The big shock, the big hope, the big illusions
2020 has been an unprecedented year in modern history, with the Covid-19 pandemic leading to the deepest global recession post World War II that has affected the most countries simultaneously since the 1870s (World Bank). This big shock is not going to reverse completely, and the old normal will not return as it used to be. Hopes for a fast vaccine distribution, a further fiscal push, and for decreasing geopolitical tensions are all driving the reflation narrative. As a result, despite the recession, most markets are closing the year with positive performances. Entering 2021, the reflation phase may continue, but investors will have to assess four factors to play the rotation, avoid bubbles, and build resilient portfolios.
Factor 1. Recent market rally is based on blind faith in the success of vaccines and on the brave assumption that everything will be as before. This is the first source of risk – not only because the production, and dissemination, of vaccines on a large scale is not a trivial endeavor, but also because markets are assuming that a large majority of the population will be vaccinated. The idea of normality being just around the corner is a chimera, and this will bring up all the issues associated with this scattered restart. For investors, distribution of a vaccine should further support recovery and the case for favouring equity vs HY credit. In this rotation, Value will benefit the most while investors should stay cautious in the most crowded growth areas, where a significant bubble could be under pressure in a reflation environment.
Factor 2. Fiscal and monetary policy are keeping the economic system going, but what has been put in place so far is insufficient – especially on the fiscal side – but also not always well directed or calibrated. Any withdrawal of measures is unthinkable; on the contrary, CBs will be called upon to do more, and the risk of a policy mistake is underestimated by the market. On the other hand, some inflation pressure will eventually materialise. At the beginning of 2021, 10Y Treasury yields are now above 1%, the highest level since last March. Should the recovery drive some higher inflation, yields could rise further, with some possible domino effects on markets. Again, we do not expect to see high inflation tomorrow, but buoyant housing markets, supply chain relocations, and a huge amount of savings waiting to fuel pent-up demand could rapidly change the zero inflation narrative forever. It’s likely that the Fed will intervene in case of any quick move in yields in a sort of curve-control mode. Investors should be watchful of inflation to avoid being trapped in the long-duration trade, which is increasingly risky. We recommend a balanced approach to duration and investors should consider exposure to US inflation which could be first to materialise in a weak dollar scenario.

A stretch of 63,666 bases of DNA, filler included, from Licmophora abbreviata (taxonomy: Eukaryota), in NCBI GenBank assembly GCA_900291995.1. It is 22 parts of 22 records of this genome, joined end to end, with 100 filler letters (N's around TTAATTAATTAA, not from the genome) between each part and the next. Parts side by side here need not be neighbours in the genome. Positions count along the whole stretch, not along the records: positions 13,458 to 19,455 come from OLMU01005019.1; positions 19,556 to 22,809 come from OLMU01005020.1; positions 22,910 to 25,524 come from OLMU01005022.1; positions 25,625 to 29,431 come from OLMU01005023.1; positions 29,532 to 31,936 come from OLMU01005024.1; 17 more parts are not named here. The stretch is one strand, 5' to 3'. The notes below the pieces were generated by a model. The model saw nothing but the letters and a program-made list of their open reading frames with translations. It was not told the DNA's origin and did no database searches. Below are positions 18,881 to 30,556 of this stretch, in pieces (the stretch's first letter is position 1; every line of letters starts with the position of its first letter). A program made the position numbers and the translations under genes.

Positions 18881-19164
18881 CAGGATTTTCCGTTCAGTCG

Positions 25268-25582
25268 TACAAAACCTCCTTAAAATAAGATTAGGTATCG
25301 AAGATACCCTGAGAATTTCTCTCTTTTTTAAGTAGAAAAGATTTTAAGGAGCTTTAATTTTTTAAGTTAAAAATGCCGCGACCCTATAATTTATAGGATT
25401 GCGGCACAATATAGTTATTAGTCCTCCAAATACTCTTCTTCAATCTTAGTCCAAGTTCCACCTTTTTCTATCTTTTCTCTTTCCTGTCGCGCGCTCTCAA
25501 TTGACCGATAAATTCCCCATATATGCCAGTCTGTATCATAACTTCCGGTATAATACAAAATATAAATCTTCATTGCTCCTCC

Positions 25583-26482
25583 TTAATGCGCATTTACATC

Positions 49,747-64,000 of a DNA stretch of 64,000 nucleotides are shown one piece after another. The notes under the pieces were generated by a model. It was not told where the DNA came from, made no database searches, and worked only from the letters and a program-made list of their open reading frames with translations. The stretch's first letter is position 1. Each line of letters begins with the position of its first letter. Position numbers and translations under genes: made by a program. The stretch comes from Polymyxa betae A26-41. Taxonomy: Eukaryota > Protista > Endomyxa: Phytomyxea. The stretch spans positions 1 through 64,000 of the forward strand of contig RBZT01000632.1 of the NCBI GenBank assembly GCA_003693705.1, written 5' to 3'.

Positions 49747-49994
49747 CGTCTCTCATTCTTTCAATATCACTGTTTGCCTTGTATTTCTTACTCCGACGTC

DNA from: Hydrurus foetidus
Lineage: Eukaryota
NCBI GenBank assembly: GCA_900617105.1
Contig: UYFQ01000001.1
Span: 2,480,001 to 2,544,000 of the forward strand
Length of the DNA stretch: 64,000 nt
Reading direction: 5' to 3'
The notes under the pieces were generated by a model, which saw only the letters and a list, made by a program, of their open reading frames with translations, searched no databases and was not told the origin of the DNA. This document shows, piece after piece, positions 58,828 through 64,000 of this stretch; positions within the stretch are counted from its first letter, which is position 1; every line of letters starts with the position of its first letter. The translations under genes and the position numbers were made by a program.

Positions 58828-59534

Factor 3. The recovery path is being led by China. It is leading the way out of the crisis as the only big economy to fully recover in 2020. In 2021, China should continue on this trajectory of faster growth compared to the RoW, lifting EM Asia and with a positive feedback loop, especially with Europe, given the strong trade links with China and Asia. Investors should consider entering 2021 with an allocation to EM, and Chinese and Asian equities. In fact, despite the strong performance seen in 2020, there is room for further growth, in our view, especially in areas more linked to internal demand.
Factor 4. The key risk today in the market is the consensus itself. The skyrocketing negative-yielding debt will push the search for yield to the extreme. The temptation to go down in quality is high as well as to make all the same low-interest-rate forever bets. But, this is dangerous, if we consider the scarce market liquidity in the system. For investors, credit selection is paramount, but it is key to look across the board to search for yield. Including investments in private markets, for investors with the appropriate time horizon, will provide a wider and diversified spectrum of opportunities. In addition, investors should balance the appetite for yield in HY and EM bonds (including LC) and credit with exposure to government bonds as liquidity providers and diversifiers in asset allocation.
Investors will enter 2021 with a positive backdrop for equities. Lower expected returns in bonds amid low interest rates and tight credit spreads mean that investors will have to embrace higher risk (higher equity) to reach their return targets. Volatility could also return in ‘stop-and-go’ phases related to vaccine distribution. This reminds us of the importance of adding further sources of diversification with uncorrelated investment strategies and keeping some hedges in place. The outlook is positive, but the road to recovery will likely be bumpy. Fasten your seat belt and watch out for a 2021 full of opportunities.